Despite the global coronavirus pandemic, UK sickness absence fell last year, down to 2.2% of working time, compared to 2.7% in 2019 and 2.5% in 2018. This is the lowest level recorded since XpertHR, the UK’s leading online HR resource, started gathering data 15 years ago.
The latest figures from XpertHR’s annual survey on sickness absence rates and costs showed that the average employee took five sickness days last year, falling by more than a full day from 6.4 days in 2019.
The restrictions in place to combat coronavirus contributed to absences decreasing, with homeworking, shielding, and the furlough scheme noted as potential reasons for the decrease and mitigating the levels of sickness absence among those employees who had contracted COVID-19. The marked decrease in sickness absence rates among employees who were working from home may lead to a permanent divergence in the way organisations both measure and manage sickness absence going forward.
Unsurprisingly, sectors where job roles are unable to work from home saw higher levels of sickness absence rates. Manufacturing and production organisations were more likely to report an increase in sickness absence rates with almost four in 10 (38%) doing so. In contrast, just over one in five (23%) private-sector-services organisations reported an increase with a significant three in five (60%) reporting a decrease.
But it was the public sector which saw the highest levels of sickness absence in 2020, with a median of 2.6% and an average 2.8% of working time lost per employee. While there may have been roles suitable to working from home within this sector, many employees will have been in frontline roles and not only had to continue attending the workplace but will also have been more exposed to contracting COVID-19.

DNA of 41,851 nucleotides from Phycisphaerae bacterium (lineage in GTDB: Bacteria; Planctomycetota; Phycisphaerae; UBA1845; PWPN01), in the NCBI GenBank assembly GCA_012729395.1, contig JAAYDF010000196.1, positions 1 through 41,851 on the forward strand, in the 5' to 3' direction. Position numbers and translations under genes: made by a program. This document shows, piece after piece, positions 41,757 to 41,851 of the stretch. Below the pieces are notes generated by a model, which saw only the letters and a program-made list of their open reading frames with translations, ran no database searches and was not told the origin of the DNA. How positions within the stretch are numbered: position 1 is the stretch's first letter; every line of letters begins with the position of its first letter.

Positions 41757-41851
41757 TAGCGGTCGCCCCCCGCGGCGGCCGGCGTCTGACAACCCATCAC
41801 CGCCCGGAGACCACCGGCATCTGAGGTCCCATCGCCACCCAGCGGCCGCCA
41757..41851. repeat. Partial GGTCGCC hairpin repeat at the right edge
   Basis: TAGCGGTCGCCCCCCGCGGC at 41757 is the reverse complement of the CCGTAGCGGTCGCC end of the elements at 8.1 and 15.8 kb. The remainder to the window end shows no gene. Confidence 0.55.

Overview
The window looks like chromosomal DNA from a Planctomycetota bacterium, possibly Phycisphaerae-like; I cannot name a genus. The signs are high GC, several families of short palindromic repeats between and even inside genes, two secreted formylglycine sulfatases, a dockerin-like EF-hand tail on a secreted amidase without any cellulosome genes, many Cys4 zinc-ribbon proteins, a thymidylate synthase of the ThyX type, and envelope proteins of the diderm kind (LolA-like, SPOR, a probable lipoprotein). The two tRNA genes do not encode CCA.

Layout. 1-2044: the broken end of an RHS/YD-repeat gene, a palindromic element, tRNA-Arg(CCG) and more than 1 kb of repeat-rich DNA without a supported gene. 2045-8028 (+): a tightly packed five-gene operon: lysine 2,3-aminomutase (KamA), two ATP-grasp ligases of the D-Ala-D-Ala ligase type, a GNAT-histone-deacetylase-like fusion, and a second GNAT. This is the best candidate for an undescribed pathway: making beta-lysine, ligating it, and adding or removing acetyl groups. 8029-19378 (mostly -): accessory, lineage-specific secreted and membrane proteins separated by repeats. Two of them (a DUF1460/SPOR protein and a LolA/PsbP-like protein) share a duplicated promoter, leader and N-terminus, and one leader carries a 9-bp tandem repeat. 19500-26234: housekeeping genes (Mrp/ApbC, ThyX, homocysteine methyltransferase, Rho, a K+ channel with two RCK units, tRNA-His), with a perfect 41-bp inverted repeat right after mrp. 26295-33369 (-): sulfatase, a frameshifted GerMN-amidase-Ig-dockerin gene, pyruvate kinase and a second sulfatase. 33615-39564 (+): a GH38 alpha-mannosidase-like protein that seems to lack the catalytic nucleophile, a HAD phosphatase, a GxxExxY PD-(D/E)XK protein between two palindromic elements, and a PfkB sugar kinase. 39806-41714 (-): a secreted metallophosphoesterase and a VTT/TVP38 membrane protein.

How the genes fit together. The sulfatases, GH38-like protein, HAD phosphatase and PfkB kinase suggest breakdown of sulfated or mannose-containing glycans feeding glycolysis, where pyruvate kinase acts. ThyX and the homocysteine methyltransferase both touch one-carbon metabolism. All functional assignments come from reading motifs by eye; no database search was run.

The cost of sickness absence in 2020 stood at an average of £503 and a median of £390 per employee. This represents a fall from 2019 costs which stood at a median of £568 and an average of £544 per employee. However, measuring the cost of sickness rates was not consistent across all organisations surveyed, with some failing to record the cost of sickness absence at all. Measuring the cost of absence, including accounting for the wider ramifications of an absent employee such as a fall in productivity in their team, or the impact it has on customer service can provide organisations with key metrics that could demonstrate HR’s value to the business.
Noelle Murphy, senior HR practice editor at XpertHR said, “A fall in sickness absence is perhaps an unintended consequence of the restrictions put in place to mitigate COVID-19, but considering that a large portion of the workforce was working from home, isolating, or working with strict COVID-19 safety measures, it’s easy to understand this decline.
“Working from home is set to continue to some extent in hybrid working arrangements, and with it, a new set of challenges for our HR community. We know that adaptations for the post pandemic world will touch each point in the employment lifecycle and people management – how we measure and manage sickness absences is no exception. It’s vital that HR professionals arm themselves with the right tools, data, and guides to shift their approach for this new world, ensuring ongoing effective management of sickness absence and employee wellbeing.”